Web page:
On The Futility of Genres

OK, confession time. After seeing this admission, you might decide to stop reading, thinking that I’m a little odd (and in that you’d probably be right). It’s my hope that some of you will be kindred spirits. Here goes:

After purchasing digital music from iTunes or Amazon, the very first thing I do, even before my first listen, is to right-click on the downloaded files and delete the genres that have been assigned to them. I do the same thing when ripping a CD; my first move, after CD details have been acquired from Gracenote or some other media identification service, is to delete the genre information.

There, I’ve admitted it. Is that weird? Do you do something similar?

In my case, this behaviour stems from early frustrations with digital music purchases. I would buy some Tangerine Dream and would be baffled by its classification as ‘Dance Music’, or I would download some classic Mike Oldfield and be astounded to see it labelled ‘New Age’. Besides such obvious travesties, I’ve downloaded many tracks where there is genuine ambiguity: a track labelled ‘Pop’ that I would tend to think of as ‘Rock’, or vice versa.

Just what is the difference between ‘Pop’ and ‘Rock’, anyway? I’ve never been clear on that; indeed, I no longer think it is possible to be completely clear on that.

The Amazon/iTunes model of music classification would have us believe that genres are an orderly array of rigid boxes, into which any given piece of music can be neatly placed. As prog fans we know better than anyone how flawed this model is. The boxes, such as they are, are not rigid. Their boundaries are fuzzy, very fuzzy – and these ill-defined boundary zones are precisely where the most interesting and rewarding music is to be found!

It is a familiar problem for any prog fan. Prog, with its tendency towards experimentalism and the effort it makes to draw upon many influences, invariably seems to lie at the intersection of some weird multi-dimensional Venn diagram of genres. And that point of intersection is difficult to pin down, as if a musical version of the Heisenberg uncertainty principle were at work, affecting our observations. The easy way out is just to define prog as its own genre and abandon any attempt to relate it to anything else – but that’s a question I shall explore in another blog post!

In my more facetious moments, I often think that there are only three meaningful genres of music: stuff you like, stuff you don’t like and stuff you haven’t heard yet. Or perhaps Tim Hall (@Kalyr) had it right when he suggested on Twitter and his blog that genres should be regarded as recipe ingredients rather than pigeonholes.

I’m not sure what the answer is, but for now I’m going to keep on deleting.

8 thoughts on “On The Futility of Genres

  1. Dave Howarth

    I don’t change or delete the actual genres from iTunes but when I’m asked what genre of music I like I say my collection is all under one genre ‘eclectica’ covering anything from lo-fi alt country through 60’s psychedelia to vintage and new prog. Nice blog by the way.


  2. carleolson

    Great post! This is perfect: “In my more facetious moments, I often think that there are only three meaningful genres of music: stuff you like, stuff you don’t like and stuff you haven’t heard yet.” That’s not facetious at all. A variation I’ve heard is “good music, bad music, and undiscovered music”. Exactly right. I don’t usually delete the genre tags, but I sometimes change them.

    As for the whole issue of genres, Elijah Wald’s fine book, How the Beatles Destroyed Rock n Roll: An Alternative History of American Popular Music (Oxford, 2009) does a nice job showing how genres are rooted in the commercialization and marketing of music, which led to a lamentable decrease in cross-pollination of styles, ideas, motifs, etc. Prog has always sought to cross-pollinate, integrate, and synthesize, and so it goes contrary to the categorical commercialism of the music industry.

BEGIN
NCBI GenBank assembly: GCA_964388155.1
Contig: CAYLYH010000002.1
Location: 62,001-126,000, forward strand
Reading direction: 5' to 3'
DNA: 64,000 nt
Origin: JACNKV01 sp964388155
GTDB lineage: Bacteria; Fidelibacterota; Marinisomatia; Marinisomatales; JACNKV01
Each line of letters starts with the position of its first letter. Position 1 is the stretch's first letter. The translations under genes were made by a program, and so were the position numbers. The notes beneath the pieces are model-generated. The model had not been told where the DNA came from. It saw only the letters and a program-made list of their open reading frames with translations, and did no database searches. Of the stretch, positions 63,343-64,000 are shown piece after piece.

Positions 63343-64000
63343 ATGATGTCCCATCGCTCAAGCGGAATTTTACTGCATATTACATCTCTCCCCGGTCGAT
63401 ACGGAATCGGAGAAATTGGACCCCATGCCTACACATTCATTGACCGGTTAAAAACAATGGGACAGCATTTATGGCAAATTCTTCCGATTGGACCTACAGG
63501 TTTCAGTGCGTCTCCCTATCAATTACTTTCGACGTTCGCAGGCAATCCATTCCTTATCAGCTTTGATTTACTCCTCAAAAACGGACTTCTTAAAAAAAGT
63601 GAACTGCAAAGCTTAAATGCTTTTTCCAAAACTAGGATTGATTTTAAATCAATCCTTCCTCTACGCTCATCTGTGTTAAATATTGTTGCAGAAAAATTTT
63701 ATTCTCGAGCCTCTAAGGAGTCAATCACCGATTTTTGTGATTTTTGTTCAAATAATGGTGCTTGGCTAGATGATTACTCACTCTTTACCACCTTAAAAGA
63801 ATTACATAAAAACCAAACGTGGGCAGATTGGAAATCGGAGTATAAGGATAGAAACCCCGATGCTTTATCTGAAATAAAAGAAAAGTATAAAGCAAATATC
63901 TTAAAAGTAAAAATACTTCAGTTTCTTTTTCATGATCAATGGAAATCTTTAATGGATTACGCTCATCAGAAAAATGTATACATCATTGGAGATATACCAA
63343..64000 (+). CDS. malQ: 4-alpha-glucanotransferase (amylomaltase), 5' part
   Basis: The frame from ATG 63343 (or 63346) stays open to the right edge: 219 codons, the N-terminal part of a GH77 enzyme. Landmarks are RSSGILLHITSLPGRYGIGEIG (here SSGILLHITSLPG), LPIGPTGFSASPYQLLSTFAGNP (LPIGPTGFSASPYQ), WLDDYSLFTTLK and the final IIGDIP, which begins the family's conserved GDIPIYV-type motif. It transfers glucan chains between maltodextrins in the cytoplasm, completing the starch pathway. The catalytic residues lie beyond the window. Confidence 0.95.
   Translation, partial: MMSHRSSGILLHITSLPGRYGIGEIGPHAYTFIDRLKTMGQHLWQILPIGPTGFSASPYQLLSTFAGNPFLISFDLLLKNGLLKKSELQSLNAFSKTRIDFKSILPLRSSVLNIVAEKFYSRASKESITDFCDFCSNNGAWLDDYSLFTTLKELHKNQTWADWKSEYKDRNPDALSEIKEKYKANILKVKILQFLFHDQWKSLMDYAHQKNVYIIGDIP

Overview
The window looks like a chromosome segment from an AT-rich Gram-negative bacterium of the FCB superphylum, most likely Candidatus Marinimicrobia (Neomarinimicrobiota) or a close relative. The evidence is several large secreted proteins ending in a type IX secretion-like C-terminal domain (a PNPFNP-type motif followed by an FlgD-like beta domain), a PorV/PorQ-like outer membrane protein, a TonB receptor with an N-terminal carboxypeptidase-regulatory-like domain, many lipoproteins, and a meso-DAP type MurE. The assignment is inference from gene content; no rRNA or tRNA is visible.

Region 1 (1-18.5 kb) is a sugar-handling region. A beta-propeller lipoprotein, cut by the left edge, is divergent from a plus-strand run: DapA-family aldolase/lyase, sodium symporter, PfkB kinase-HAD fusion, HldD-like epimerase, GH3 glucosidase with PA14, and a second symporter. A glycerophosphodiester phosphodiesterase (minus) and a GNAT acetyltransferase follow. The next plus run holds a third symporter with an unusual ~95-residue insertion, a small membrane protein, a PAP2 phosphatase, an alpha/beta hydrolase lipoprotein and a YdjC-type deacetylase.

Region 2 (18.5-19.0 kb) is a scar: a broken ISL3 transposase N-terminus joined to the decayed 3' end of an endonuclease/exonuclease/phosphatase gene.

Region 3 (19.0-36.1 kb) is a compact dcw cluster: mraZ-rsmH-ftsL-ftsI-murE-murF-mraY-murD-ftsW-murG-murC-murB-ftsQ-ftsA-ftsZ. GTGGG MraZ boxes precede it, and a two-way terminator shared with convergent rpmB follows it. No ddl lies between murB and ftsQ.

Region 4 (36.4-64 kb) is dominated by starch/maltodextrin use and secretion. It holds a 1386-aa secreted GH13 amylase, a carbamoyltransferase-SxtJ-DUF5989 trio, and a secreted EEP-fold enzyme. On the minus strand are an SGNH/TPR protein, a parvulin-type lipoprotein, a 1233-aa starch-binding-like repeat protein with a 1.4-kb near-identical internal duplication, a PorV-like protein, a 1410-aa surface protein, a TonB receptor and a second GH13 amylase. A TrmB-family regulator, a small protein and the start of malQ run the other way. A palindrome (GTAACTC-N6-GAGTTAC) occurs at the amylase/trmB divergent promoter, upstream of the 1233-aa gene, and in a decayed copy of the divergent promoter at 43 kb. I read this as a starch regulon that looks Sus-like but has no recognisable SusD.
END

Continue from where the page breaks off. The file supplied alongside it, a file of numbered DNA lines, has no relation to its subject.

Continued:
This, by the way, is one reason I see many similarities between prog and jazz: sure, they can be named, but trying to define, well, that’s another thing. So when I hear people say, “I don’t like jazz”, my first response is, “Define ‘jazz’ for me.” They can’t do it. What they are really saying is, “I don’t like Kenny G’s music”, or, “I can’t stand late Coltrane”. Fair enough, but you might as well say, “I don’t like food!” because you don’t like broccoli, or shrimp, or “sliders”.


    1. Carl,
      I would love to read some posts from you on the influence of jazz on prog, and vice versa. Just this morning I was thinking about how influential and prescient Miles Davis’ “In a Silent Way” was.


  3. Is it really futile to try and relate something new that you hear to something old that you know? To me, there is great pleasure in discerning influences from, and enjoying variations on, old songs and artists whenever I hear them in new songs and artists.

    I would even venture that we have stumbled across a working definition of prog, which can also be related to its Latin etymology:
    prog is a “stepping forth” that aims to explore “worlds within worlds”, i.e., the “genres within genres”…


  4. Nick, fantastic piece. I knew something was deeply wrong and more than a little troubling when I once hit “genius” on iTunes while listening to a Seal song. The resulting “genius” list featured only three performers in its 25 song list. All three of the artists had one thing in common–they all, at some point in their histories, had ancestors from Africa. Sheesh, nothing like Apple promoting race as a category! I’ve tried to avoid genius and its genres since then.


  5. Julie Robison

    I change the labels too! Or, I’m trying too. It’s frustrating to see the same band (different albums) placed under “alternative rock” and “rock” — what?! Nondescript, lacking in pizzazz (or prog, same difference!).



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